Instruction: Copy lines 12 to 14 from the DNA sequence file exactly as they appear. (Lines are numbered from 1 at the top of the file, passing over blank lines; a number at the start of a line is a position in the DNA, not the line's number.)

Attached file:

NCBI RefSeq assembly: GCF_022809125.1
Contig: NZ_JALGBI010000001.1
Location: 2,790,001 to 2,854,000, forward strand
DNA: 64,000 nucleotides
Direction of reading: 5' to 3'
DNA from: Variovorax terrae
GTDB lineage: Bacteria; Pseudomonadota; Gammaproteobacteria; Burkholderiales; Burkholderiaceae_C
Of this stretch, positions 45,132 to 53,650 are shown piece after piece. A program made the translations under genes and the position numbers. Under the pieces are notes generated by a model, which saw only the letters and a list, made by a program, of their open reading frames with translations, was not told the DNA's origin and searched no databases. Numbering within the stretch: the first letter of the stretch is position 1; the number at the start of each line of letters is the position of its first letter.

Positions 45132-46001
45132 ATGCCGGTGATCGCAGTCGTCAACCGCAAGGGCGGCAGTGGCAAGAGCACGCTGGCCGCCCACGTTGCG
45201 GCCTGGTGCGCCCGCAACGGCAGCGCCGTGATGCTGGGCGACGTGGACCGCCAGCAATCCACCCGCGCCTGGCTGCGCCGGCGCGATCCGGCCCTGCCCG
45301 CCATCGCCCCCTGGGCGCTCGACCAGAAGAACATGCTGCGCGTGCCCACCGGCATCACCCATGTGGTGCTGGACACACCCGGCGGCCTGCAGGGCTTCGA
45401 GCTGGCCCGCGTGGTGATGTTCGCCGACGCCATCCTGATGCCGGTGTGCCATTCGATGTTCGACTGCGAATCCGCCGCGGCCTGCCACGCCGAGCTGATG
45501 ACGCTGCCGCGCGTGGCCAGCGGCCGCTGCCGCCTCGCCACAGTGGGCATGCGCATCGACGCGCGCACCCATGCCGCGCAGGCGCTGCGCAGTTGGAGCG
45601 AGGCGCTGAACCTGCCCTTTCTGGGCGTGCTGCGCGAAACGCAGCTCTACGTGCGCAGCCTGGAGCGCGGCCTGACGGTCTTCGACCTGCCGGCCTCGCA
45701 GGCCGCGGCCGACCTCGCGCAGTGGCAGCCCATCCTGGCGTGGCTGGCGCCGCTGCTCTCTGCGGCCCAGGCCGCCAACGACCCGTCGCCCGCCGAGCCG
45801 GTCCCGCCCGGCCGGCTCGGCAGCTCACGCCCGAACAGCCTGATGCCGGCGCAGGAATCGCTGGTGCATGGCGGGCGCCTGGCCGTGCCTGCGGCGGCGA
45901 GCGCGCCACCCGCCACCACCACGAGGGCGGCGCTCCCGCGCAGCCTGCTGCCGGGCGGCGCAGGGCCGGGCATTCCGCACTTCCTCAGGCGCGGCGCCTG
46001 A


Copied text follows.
45301 CCATCGCCCCCTGGGCGCTCGACCAGAAGAACATGCTGCGCGTGCCCACCGGCATCACCCATGTGGTGCTGGACACACCCGGCGGCCTGCAGGGCTTCGA
45401 GCTGGCCCGCGTGGTGATGTTCGCCGACGCCATCCTGATGCCGGTGTGCCATTCGATGTTCGACTGCGAATCCGCCGCGGCCTGCCACGCCGAGCTGATG
45501 ACGCTGCCGCGCGTGGCCAGCGGCCGCTGCCGCCTCGCCACAGTGGGCATGCGCATCGACGCGCGCACCCATGCCGCGCAGGCGCTGCGCAGTTGGAGCG